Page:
The process if fairly straightforward. Peel and slice the nectarines (or peaches), then mix the brown sugar with the nectarines. Melt the butter in a saute pan, then add the brown sugar-coated nectarines and cook over medium heat for about 10-12 minutes, stirring occasionally. Follow with the amaretto and simmer over medium heat for about 3-6 more minutes, stirring occasionally.

Simple Fried Nectarines with Vanilla Mascarpone Fried Nectarines

How simple is that? I topped these off with a mascarpone cream of sorts. I was out of heavy cream so I used vanilla yogurt and some vanilla extract instead. The mascarpone was a nice creamy contrast to the sweetness of the nectarines, and easy peasy. The mascarpone and yogurt are mixed together, along with the vanilla extract, until blended well.

fried-nectarines-F

Try avoid eating a whole spoonful of the yumminess. Save it for the nectarines!

That’s it. Yummy goodness awaits.

Fried Nectarines with Vanilla Mascarpone

This recipe has been a nice one to use for large groups. I’ve also served it topped with toasted nuts, and vanilla ice cream, which is a nice addition to the warm, buttery fruit.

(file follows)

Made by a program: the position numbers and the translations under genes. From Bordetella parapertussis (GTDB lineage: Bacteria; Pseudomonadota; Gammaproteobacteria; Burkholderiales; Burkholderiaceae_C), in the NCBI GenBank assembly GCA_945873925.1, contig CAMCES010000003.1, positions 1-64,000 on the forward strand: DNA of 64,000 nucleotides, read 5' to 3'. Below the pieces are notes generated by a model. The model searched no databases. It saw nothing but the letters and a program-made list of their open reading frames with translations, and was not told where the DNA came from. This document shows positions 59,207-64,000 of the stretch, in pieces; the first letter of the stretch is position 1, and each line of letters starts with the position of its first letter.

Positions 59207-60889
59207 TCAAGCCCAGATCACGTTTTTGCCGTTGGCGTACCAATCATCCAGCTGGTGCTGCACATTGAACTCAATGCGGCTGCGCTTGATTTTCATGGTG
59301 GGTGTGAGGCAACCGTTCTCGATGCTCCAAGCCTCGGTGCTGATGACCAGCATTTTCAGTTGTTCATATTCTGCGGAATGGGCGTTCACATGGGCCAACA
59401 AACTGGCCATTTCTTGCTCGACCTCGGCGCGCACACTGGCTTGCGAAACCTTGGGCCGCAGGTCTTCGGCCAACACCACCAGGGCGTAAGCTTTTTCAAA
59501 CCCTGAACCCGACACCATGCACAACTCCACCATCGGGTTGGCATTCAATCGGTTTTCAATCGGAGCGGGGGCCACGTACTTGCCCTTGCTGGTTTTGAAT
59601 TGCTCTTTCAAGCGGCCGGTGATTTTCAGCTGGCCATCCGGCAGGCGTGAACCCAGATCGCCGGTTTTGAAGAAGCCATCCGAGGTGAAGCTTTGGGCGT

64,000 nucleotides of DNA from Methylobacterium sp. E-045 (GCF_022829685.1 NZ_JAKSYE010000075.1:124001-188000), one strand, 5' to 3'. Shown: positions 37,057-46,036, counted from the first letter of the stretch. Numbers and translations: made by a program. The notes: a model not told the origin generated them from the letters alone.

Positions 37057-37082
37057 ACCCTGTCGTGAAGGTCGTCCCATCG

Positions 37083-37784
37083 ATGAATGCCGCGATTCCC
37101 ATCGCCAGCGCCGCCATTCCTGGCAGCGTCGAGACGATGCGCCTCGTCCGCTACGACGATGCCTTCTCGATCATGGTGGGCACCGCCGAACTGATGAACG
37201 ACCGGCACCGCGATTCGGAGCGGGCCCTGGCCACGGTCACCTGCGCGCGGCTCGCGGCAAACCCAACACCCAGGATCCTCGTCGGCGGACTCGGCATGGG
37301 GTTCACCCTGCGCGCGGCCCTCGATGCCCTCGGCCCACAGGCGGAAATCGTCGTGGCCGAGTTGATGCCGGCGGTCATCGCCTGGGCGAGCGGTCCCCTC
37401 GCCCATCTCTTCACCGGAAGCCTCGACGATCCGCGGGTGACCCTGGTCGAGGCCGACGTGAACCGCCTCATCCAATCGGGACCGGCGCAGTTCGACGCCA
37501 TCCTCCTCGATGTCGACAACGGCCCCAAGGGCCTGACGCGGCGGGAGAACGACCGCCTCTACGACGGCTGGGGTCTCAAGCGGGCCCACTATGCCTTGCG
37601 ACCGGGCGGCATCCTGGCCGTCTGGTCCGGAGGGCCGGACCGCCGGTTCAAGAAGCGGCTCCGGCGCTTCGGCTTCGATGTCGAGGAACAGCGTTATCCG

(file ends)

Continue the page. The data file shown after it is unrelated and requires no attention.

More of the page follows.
Enjoy!

Fried Nectarines with Vanilla Mascarpone Recipe
 
Author:
Serves: Serves 3-4
Ingredients
  • For fruit:
  • 3 tablespoons butter
  • 4 cups nectarines, sliced (about 6-7 nectarines)
  • ¼ cup brown sugar
  • ¼ cup amaretto
  • For mascarpone topping:*
  • 8 ounces mascarpone soft cheese
  • 4 ounces vanilla yogurt
  • 1 teaspoon vanilla extract
  • *Makes a lot more than you’ll need, but is that so bad? Halve the recipe if you’d like.
Instructions
  1. For fruit:
  2. Melt the butter in a saute pan.
  3. In a small bowl combine the sliced nectarines and brown sugar.
  4. Add the brown sugar coated nectarines and cook over medium heat for about 10-12 minutes, stirring occasionally.
  5. Next add the amaretto and simmer over medium heat for about 3-6 more minutes, stir occasionally.